Some projects require more visual consistency, where pairing different fonts is not the right solution. The designer can use different superfamilies to display the user interface (menus, descriptions) from the editorial content (headings, body text). This creates a consistent tone with a clear hierarchy across the product.

Anatomy of Type

Baseline - the line on which the font characters sit.

x-height - it contains most of the lowercase letters of the alphabet

Descender - all below x-height.

Ascender - An upward vertical stroke that extends beyond the x-height.

Serif - colloquially referred to as the heel - a small decorative stroke at the end of the main strokes of the letter

Stem - middle part of the letter.

Shoulder - larger serifs in capital letters.

Terminal - small protrusions (a).

Fun fact

Do you know why the characters are called Lowercase and UPPERCASE?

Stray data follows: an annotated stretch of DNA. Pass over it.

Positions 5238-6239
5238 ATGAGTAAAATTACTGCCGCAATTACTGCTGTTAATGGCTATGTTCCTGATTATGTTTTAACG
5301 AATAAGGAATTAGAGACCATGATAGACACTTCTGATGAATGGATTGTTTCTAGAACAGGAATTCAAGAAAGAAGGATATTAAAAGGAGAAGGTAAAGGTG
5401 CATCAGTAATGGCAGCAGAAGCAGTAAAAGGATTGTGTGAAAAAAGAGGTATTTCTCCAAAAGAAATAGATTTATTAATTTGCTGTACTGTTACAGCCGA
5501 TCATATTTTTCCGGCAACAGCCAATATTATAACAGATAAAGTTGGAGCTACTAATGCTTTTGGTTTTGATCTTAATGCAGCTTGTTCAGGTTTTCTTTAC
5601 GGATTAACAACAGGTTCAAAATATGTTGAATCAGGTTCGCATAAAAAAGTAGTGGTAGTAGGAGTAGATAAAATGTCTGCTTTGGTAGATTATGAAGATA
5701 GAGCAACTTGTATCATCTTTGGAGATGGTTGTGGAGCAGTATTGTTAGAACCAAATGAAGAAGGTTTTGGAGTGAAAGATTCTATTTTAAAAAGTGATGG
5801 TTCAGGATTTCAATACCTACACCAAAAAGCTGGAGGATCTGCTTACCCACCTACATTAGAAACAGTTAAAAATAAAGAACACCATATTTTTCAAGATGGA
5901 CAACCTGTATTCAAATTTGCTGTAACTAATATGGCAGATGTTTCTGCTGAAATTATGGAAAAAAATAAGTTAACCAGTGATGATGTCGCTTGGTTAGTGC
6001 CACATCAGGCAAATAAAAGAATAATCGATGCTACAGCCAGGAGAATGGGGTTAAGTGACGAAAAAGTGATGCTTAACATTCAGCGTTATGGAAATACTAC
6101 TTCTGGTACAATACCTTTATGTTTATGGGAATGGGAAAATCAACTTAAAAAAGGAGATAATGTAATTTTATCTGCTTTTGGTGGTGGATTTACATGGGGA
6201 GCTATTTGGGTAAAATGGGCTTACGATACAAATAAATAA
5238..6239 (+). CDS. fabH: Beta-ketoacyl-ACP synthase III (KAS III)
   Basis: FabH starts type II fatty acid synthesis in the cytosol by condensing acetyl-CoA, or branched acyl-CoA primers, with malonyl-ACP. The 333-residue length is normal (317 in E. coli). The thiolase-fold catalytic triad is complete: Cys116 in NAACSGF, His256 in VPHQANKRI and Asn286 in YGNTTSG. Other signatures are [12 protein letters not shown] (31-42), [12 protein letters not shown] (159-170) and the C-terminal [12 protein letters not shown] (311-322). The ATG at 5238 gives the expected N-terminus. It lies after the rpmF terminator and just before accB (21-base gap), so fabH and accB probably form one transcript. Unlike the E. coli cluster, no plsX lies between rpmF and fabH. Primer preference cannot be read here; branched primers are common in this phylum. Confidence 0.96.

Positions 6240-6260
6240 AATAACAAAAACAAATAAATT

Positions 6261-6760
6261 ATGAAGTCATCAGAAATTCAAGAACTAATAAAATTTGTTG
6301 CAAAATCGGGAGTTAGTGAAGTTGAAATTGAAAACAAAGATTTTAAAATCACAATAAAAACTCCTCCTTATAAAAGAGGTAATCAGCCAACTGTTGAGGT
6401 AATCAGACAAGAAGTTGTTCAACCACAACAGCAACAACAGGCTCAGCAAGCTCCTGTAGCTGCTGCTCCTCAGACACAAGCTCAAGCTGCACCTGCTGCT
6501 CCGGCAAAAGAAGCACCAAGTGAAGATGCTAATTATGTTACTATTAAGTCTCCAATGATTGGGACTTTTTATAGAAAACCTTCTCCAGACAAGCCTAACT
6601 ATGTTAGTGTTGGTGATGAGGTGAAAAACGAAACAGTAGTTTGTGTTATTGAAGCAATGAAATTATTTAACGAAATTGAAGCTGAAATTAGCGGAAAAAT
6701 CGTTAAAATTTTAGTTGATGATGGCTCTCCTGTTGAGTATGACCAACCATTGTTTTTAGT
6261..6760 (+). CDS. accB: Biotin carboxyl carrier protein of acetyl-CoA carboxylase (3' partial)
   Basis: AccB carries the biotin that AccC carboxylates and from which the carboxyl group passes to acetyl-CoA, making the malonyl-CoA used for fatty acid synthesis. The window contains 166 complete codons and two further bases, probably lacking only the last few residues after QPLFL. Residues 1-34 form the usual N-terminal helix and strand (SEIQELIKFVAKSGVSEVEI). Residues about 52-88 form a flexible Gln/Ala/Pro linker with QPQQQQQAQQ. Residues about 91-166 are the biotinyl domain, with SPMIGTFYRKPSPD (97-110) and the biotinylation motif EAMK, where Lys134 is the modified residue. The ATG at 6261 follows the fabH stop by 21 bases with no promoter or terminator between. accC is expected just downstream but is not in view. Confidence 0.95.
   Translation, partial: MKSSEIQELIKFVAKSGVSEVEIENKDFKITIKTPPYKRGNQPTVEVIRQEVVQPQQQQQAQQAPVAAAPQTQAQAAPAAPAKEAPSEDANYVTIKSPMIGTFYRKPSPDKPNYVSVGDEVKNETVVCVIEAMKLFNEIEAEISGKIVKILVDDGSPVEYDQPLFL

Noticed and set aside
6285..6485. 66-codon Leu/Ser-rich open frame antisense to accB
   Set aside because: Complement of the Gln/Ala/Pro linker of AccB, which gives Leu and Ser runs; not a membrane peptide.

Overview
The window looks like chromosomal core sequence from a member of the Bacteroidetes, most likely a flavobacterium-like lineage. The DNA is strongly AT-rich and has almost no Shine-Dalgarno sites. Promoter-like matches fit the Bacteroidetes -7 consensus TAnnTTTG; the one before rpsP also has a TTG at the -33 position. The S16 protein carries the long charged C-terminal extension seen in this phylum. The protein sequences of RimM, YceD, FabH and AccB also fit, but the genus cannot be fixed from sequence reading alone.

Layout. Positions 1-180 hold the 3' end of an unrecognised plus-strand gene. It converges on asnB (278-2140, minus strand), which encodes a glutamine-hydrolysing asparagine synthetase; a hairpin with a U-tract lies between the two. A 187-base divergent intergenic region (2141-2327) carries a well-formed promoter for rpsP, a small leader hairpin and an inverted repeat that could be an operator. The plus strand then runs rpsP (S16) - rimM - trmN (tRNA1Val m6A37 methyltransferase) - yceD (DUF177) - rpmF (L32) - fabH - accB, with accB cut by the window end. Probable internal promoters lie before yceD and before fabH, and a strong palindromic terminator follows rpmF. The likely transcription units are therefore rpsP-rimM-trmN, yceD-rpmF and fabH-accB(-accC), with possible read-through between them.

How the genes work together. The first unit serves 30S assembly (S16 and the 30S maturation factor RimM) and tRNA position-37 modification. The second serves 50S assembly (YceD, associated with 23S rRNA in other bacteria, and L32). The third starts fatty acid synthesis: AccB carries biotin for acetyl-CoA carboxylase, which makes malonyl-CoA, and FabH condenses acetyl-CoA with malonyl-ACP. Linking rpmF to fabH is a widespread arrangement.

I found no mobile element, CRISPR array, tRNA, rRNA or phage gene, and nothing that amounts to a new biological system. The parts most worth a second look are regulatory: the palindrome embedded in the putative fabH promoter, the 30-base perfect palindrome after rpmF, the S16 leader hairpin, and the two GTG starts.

It depends on which drawer the font typewriter took the character from. The capital letters were placed at the top, the minuses were at the bottom.

Variable font

Variable fonts are an innovation in digital typography that allow you to flexibly handle character parameters, such as width, thickness, inclination, in a single font. It allows designers to adapt the font to the design instead of adapting the design to the font. This unlocks huge design potential and brings flexibility to brand visual identities.

What are variable fonts?

Variable fonts allow you to seamlessly generate font family slices within a specified range. Using a variable font, we can change and adjust the width, height and slope of the characters even outside the predefined slices. You can create many variations with one font.